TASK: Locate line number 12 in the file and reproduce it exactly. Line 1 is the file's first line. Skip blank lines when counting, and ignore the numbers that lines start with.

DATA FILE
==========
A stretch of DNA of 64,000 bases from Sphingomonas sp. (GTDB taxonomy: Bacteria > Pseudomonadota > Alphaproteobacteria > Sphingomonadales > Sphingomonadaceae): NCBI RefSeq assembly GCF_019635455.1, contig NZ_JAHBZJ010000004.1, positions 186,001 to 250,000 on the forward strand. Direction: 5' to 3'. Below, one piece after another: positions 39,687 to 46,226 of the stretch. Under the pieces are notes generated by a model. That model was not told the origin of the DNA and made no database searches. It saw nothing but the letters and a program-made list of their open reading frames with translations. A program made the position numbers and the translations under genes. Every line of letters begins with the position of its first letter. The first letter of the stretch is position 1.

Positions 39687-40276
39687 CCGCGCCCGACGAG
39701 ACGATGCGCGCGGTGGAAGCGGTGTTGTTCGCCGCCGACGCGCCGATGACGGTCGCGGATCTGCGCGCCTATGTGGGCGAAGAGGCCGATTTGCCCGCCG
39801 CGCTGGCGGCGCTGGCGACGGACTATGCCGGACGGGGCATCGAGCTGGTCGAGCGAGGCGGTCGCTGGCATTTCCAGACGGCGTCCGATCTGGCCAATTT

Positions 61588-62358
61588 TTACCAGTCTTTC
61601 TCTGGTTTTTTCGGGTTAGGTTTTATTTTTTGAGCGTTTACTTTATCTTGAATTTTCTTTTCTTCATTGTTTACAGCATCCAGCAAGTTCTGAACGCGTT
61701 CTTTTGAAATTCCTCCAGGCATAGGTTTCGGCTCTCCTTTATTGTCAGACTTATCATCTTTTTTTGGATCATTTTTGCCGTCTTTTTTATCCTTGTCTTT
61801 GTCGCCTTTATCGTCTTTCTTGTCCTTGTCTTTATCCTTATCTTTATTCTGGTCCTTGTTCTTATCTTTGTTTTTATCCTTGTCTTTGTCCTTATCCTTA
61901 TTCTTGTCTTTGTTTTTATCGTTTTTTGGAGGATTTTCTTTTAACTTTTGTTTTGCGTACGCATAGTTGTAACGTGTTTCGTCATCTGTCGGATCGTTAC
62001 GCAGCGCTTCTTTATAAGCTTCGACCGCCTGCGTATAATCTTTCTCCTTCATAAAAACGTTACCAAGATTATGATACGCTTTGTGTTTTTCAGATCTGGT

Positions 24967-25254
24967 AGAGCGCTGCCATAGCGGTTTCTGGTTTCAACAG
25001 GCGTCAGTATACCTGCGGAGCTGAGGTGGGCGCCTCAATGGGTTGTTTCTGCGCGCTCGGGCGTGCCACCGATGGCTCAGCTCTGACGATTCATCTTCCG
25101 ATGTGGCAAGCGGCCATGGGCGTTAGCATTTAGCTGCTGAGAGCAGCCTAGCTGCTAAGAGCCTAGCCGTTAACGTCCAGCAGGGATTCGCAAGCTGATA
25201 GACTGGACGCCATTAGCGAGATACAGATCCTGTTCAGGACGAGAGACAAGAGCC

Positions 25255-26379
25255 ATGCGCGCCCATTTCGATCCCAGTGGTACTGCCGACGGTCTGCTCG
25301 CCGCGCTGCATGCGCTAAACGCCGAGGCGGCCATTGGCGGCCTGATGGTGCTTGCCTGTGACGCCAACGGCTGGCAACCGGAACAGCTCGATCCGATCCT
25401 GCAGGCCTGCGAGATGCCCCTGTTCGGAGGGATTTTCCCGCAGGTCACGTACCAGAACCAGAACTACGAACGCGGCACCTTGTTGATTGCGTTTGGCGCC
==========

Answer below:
62001 GCAGCGCTTCTTTATAAGCTTCGACCGCCTGCGTATAATCTTTCTCCTTCATAAAAACGTTACCAAGATTATGATACGCTTTGTGTTTTTCAGATCTGGT